Shelves: favorites
Every Shirley Jackson novel I read seems better and more interesting than the last. So happy to have begun exploring her work beyond the obviously Gothic classic The Haunting of Hill House, which I've known since my teenage horror fandom years.

Although I've been reading the novels in a kind of random order, re-constructing the author's progression, The Sundial represents a continuation of the novels of female alienation (I would call them) before the last phase of more pointedly Gothic--although
This didn't draw me in quite as much as other Jackson novels I've read so far - perhaps because of the ensemble cast? - but it's bloody funny. Full review to follow.
Sean Kennedy
Feb 12, 2019 rated it it was amazing  ·  review of another edition
Shirley Jackson's wicked black humour is in full effect here, as she satirizes the community that forms in the face of an impending apocalypse. Rather than a brave new world, it seems it is going to be exactly the same until a more benevolent dictator takes the throne.
Vivek Tejuja
Apr 02, 2014 rated it it was amazing  ·  review of another edition
So it had been a while since I read something gothic or along the lines of horror. I then thought of Shirley Jackson. I had heard of her now and then but never got around to reading her. Friends did tell me about, “We Have Always Lived in the Castle” and the more famous, “The Haunting of Hill House” but somehow I never got around to reading her. I am amazed and a little sad that I did not read her before. Well, it is never too late. I am going to devour every book written by Ms. Jackson in this ...more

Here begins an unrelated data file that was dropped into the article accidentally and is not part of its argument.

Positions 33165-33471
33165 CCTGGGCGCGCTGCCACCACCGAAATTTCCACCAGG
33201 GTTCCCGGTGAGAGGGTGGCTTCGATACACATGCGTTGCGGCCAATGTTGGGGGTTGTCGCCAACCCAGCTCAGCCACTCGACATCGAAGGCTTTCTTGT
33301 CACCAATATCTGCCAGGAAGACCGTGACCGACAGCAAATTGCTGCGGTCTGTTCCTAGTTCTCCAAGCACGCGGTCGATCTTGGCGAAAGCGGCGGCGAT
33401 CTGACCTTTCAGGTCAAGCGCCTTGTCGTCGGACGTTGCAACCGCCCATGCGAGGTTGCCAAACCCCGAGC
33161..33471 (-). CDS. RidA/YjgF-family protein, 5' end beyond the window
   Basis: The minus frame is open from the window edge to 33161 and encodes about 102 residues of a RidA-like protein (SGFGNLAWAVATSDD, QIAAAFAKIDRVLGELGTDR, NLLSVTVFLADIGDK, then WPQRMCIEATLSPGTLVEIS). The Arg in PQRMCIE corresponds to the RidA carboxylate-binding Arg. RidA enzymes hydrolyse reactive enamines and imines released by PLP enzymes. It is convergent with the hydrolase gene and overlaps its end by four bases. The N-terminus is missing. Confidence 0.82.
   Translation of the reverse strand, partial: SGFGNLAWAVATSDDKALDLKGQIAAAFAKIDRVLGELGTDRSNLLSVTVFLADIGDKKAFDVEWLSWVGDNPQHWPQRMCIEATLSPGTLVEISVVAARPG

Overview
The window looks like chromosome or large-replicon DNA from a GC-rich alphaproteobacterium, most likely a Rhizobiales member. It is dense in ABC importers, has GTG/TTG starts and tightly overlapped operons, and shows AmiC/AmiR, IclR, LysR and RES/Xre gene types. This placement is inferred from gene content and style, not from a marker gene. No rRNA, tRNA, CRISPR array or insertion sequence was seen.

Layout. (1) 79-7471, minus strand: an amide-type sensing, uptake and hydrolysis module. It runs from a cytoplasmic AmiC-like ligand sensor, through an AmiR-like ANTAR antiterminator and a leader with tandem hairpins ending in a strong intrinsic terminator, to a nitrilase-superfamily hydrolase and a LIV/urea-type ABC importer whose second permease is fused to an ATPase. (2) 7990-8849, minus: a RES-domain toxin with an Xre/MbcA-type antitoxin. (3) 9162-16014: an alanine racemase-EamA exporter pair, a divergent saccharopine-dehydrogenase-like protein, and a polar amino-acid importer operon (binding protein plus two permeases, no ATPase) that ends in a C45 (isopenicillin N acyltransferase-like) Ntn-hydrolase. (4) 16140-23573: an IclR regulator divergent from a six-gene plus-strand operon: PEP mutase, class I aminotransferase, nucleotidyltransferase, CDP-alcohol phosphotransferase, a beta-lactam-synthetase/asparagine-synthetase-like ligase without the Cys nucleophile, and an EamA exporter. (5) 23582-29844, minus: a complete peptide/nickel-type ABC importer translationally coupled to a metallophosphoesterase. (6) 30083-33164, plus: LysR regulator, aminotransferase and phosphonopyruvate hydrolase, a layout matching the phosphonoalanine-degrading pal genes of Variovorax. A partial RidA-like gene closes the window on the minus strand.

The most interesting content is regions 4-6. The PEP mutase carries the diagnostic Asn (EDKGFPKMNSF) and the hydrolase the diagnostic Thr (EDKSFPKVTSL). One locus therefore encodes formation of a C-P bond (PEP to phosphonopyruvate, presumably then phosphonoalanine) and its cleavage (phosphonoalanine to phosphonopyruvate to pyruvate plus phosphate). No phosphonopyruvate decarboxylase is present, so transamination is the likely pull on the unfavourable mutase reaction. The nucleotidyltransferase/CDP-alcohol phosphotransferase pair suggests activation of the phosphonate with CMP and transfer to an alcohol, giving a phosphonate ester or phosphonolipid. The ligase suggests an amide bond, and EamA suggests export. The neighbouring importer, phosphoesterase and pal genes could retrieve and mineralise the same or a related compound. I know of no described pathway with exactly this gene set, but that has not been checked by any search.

Stephen Curran
A walled estate, full of lakes and grottos and mazes. Inside this, a vast mansion, decorated with inspirational quotes. Inside this, a seldom visited floor, set up to replicate the childhood home of one of the inhabitants. Then, smaller still, a dolls house with running water and a working kitchen: a replication of the mansion itself, owned by the family's wilful only child. It is within the walls of this enormous estate that the Hallorans plan to wait for the end of the world.

Three books in, I
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The Sundial by Shirley Jackson 4 27 May 27, 2018 03:24PM  
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Shirley Jackson was an influential American author. A popular writer in her time, her work has received increasing attention from literary critics in recent years. She has influenced such writers as Stephen King, Nigel Kneale, and Richard Matheson.

She is best known for her dystopian short story, "The Lottery" (1948), which suggests there is a deeply unsettling underside to bucolic, smalltown Ameri
“When shall we live if not now?” 41 likes
“Where did he go, your father?'


'What for?'

'To shoot lions, of course.'

'What on Earth for?' said Mrs. Willow blankly.

'Some people shoot lions,' the girl said pleasantly, 'and some people do not shoot lions. My father is one of the people who do.”
More quotes…